Rice: Meeting Puts Quality Issues On Table With Central American Buyers
Houston, we have a problem.
And the problem has nothing to do with the space program but with the quality of US rice being delivered into the important Central American market. This week in Houston, Texas, members of the board of directors for the Central American Rice Federation (known as FECARROZ) met with the leadership of the US Rice Producers Association.
While the two day meeting covered a range of topics, nothing was more important than the continuing debate on the quality of U.S. rice, a subject that the members of FECARROZ have been extremely vocal about, especially since late 2010. Carlos Mejia, President of FECARROZ and a rice miller from El Salvador, reinforced his concern about the poor quality still being received in his market, as did the representatives from Costa Rica, Guatemala, Honduras and Nicaragua.
Carlos Gonzalez of Costa Rica along with Michel Hawit and Kamal Dieck, rice millers from Honduras, expressed their frustration and disappointment with the characteristics (chalk, milling yield, amylose content, cooking quality, etc.) of US rice and the growing complaints from the consumers in their markets.
These complaints are generated by the poor, low income consumers, Mr. Dieck pointed out, as well as those from the upper levels of the economic ladder.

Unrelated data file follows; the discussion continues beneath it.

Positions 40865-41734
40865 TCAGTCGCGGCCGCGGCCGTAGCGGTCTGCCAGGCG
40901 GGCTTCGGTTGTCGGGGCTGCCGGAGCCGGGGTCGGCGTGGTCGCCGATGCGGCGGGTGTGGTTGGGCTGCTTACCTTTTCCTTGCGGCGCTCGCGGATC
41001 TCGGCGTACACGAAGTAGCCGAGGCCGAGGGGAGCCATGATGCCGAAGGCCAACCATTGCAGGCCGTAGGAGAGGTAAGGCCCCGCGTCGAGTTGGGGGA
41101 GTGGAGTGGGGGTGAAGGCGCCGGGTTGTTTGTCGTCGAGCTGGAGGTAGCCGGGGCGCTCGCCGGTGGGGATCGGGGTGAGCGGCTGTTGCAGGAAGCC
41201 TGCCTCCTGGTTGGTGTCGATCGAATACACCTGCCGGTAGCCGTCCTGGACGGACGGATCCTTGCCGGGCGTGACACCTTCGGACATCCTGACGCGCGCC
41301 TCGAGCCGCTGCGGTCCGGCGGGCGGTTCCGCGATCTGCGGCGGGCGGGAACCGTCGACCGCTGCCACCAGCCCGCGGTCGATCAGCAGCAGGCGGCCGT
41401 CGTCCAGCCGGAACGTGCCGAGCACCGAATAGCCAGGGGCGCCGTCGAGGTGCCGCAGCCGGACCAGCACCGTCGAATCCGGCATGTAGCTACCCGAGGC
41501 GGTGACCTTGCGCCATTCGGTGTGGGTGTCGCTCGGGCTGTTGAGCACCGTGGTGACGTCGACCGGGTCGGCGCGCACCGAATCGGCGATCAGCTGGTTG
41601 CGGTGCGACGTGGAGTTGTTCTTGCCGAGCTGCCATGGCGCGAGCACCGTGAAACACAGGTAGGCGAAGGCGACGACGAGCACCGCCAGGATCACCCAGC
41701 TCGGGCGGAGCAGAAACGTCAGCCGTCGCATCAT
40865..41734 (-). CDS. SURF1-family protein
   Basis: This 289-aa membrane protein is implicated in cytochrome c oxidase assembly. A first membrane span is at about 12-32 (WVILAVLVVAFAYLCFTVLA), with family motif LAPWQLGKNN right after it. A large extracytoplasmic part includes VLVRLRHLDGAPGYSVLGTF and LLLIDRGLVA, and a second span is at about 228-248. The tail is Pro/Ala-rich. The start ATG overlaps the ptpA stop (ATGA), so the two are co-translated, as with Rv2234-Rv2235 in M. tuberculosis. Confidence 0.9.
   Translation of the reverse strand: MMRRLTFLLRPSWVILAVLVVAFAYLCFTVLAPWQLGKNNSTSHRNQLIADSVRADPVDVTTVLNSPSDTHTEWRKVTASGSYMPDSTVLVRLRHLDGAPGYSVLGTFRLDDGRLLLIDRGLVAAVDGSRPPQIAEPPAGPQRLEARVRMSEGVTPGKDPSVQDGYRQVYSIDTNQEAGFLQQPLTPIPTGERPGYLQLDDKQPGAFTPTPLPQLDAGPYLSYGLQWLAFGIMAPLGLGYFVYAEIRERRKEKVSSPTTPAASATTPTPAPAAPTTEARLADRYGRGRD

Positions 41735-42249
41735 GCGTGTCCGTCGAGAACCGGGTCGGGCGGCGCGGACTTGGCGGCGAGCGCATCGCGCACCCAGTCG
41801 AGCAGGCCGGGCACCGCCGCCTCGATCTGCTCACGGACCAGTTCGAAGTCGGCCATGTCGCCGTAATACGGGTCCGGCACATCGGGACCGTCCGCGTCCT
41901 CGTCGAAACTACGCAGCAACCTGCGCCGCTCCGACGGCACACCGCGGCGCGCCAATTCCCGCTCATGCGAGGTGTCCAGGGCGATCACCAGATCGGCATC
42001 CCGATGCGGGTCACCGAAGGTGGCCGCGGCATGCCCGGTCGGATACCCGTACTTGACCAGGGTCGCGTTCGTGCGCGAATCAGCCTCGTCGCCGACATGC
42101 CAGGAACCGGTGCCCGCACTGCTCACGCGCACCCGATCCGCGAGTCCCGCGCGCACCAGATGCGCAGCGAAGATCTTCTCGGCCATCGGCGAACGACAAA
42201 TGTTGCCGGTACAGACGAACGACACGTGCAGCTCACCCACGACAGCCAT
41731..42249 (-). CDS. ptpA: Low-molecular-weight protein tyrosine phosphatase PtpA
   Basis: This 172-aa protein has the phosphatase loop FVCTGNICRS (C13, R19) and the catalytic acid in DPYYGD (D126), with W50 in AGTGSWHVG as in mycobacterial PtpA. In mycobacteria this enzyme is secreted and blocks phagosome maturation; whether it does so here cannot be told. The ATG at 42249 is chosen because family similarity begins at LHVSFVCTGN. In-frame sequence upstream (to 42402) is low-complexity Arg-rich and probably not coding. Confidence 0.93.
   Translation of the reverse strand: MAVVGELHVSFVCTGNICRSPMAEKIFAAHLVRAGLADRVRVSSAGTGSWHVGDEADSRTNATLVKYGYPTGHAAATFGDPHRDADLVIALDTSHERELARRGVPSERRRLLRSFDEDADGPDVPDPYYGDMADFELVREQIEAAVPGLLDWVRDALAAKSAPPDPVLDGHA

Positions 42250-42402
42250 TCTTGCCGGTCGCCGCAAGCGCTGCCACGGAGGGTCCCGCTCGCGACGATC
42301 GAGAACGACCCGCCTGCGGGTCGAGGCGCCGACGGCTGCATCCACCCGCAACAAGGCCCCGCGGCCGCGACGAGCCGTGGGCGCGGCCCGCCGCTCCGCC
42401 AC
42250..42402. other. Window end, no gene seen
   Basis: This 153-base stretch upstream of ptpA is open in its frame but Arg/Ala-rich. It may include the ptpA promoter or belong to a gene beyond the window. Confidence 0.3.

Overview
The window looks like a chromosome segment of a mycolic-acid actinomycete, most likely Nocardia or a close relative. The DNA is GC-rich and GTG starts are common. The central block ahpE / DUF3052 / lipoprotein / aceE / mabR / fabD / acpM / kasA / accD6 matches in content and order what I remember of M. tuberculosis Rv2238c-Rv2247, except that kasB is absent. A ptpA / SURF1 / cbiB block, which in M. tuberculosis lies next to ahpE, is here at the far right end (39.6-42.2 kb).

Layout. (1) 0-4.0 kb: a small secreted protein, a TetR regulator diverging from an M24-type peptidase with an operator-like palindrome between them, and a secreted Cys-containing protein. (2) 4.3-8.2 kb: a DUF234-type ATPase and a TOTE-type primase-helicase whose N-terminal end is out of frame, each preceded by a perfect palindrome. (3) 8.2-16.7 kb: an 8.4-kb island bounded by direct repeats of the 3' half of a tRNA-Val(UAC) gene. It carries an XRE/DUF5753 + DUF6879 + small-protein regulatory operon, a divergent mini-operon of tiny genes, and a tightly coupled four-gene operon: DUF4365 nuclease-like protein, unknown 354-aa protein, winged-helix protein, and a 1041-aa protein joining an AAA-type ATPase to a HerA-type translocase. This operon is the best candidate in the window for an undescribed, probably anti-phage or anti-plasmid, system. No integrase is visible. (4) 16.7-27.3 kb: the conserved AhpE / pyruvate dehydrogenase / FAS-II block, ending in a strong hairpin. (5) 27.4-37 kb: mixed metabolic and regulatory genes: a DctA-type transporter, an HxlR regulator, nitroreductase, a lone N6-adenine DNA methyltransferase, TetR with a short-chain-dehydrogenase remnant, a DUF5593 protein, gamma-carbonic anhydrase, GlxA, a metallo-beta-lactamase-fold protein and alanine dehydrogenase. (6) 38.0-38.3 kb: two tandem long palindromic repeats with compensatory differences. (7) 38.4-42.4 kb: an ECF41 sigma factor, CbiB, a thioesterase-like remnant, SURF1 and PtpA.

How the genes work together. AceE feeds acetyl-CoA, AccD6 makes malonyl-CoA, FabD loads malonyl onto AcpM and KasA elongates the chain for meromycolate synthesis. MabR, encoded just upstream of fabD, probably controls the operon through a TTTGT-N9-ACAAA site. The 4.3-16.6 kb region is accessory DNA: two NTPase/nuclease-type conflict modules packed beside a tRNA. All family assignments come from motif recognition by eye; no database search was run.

Dwight Roberts, President and CEO of the USRPA, expressed his sincere concerns to the FECARROZ leadership and renewed his organization’s commitment to continue its push for shipments of identity preserved rice to their market as a solution to the problem.
“It is very obvious we are at a very critical crossroads in these markets and it is up to the U.S. rice industry as a whole to properly address this problem because we can no longer go along with dancing around the problem due to a variety of special interests that prevent progress on this subject,” stated Roberts.
Dr. Steve Linscombe, Director of Louisiana State University’s Rice Research Station, noted in a presentation that the quality issue is a complex problem in the U.S. but that the Central Americans should be able to source the kind of rice needed.
He pointed out that 10 years ago Louisiana largely planted just one rice variety, but today at least 10 varieties are planted in the state. He encouraged efforts of shipping identity-preserved rice as the solution to the problem.
The co-mingling of U.S. varieties in shipments to Central America where 20-plus different types of rice are in one vessel strikes at the heart of the problem. The USRPA has been very vocal on the subject of identity preserved rice. While there have been efforts within the rice industry to execute IP export sales, there has yet to be a strong enough push in that direction.
“Unless we improve out logistical methods to sell the customer what he/she wants, then we will continue to see our competition move into these markets that have been so important to the long-grain rice farmer along the Gulf Coast and Delta,” said Roberts, adding that the USRPA must step up its efforts with farmers, merchants and exporters in order to maintain this market. “This is not about giving the customer a new chicken and rice recipe and telling him it will save his market.”
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